Photo Courtesy of the Office of the Borough President
Borough President Katz delivered the 2019 State of the Borough address on Friday at LaGuardia Community College in Long Island City.
By Michael V. Cusenza
In her sixth and perhaps final State of the Borough address, Melinda Katz, who is running for Queens district attorney, discussed “fulfilling the promise” of The World’s Borough and highlighted its priorities, milestones, and continued growth on Friday at LaGuardia Community College in Long Island City.
Some of Katz’s key points included:
Katz reported on the progress in establishing the first borough-wide memorial in honor of Queens residents who died in the Vietnam War. She noted that she secured the $2.8 million in funding needed to build the memorial and ground was broken for it on Nov. 29, 2018. When it opens later this year in Elmhurst Park, the memorial will bear the names of more than 350 Queens service members who either killed in action in the Vietnam War or are listed as missing. Another installed plaque at the site will recognize Vietnam War veterans from Queens who died or still suffer here at home due to effects of the war, such as exposure to Agent Orange.
“We know the sacrifices you made, the sacrifices your brothers made, the sacrifices your families made,” Katz said in addressing the veterans in attendance, who were asked to rise in order to be saluted with an ovation from the rest of the audience.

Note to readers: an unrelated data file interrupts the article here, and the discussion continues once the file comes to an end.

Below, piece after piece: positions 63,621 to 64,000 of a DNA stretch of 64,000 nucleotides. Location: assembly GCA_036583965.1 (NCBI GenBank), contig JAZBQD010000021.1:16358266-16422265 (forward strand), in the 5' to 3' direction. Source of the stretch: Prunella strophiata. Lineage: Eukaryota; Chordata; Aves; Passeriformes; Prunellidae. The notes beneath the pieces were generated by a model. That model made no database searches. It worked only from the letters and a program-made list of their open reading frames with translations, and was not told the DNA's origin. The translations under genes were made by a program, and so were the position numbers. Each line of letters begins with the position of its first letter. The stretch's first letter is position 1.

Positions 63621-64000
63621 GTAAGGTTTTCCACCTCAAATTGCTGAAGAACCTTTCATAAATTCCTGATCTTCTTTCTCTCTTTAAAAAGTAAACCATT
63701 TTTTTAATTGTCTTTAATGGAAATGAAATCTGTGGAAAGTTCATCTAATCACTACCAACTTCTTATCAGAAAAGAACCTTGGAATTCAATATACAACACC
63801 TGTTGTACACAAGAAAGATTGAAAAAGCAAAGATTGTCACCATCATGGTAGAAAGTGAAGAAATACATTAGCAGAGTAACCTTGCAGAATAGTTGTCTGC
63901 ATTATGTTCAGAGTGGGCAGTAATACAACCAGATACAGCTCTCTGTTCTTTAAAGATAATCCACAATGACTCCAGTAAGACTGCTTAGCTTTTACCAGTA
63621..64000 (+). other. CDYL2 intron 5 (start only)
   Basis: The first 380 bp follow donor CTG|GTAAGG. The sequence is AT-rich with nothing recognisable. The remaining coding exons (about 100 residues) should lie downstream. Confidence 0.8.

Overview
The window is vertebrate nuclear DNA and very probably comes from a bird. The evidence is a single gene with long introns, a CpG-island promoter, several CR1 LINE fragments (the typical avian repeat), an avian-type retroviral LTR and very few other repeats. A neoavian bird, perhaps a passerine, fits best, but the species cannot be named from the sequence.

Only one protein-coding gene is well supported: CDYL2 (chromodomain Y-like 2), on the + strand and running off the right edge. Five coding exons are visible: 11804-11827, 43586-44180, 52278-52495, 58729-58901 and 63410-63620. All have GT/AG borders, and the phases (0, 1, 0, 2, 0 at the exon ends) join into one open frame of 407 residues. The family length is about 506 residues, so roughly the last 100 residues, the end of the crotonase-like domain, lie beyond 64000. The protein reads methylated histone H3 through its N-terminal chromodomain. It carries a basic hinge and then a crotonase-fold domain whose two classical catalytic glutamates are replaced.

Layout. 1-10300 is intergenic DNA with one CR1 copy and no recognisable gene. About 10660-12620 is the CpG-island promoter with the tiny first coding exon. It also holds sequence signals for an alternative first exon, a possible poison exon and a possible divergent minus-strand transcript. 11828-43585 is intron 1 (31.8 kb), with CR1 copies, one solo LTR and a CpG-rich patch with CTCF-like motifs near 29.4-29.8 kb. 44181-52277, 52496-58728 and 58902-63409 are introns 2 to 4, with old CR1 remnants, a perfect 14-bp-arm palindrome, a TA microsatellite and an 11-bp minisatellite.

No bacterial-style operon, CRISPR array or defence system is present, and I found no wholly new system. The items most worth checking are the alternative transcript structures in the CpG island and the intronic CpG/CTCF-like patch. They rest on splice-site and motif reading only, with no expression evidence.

Katz also hailed the creation of the Queens Complete Count Committee, which will work on the task of ensuring Queens is accurately counted in the 2020 Census. She also criticized the plans for a citizenship question on the Census form, saying it’s unnecessary, discriminatory and designed to skew the count by deterring immigrants from responding to the Census questionnaire.
If the citizenship question ends up being included, Katz said she plans to conduct a personal protest against it by not answering it.
“I, Melinda Katz, as an American-born citizen, will boycott the citizenship question, because times like these compel courage by those with the privilege to do so. Because if we aren’t counted, we don’t count. And if any of us are rendered invisible, if any of us are not counted, we all lose.”
For years the borough president praised Queens schools for performing well despite being the most overcrowded in the city.
“While we rank first in overcrowding, we also rank last in funding,” she lamented on Friday.
Borough public schools are at 106 percent capacity, while schools in the other boroughs are operating below capacity.
“As a city, we must address these inequities,” Katz said. “Our families and neighborhoods are growing rapidly, outpacing the creation of seats at our schools; if we’re serious about giving our kids better lives than we dreamed of having for ourselves, we cannot afford to be shortchanged.”
Katz also used the State of the Borough to emphasize her support for closing Rikers Island.
“It is a moral imperative that we overhaul our city’s jails system to one that is safer, more efficient, more humane and less costly,” Katz continued. “And closing Rikers is an integral part of that.”
The borough president decried the lack of community input into the proposal to build a 1.9 million square-foot jail facility on 82nd Avenue in Kew Gardens.
“Any plan by the City—especially the siting and design of any new jails—must include meaningful community engagement and input,” she added.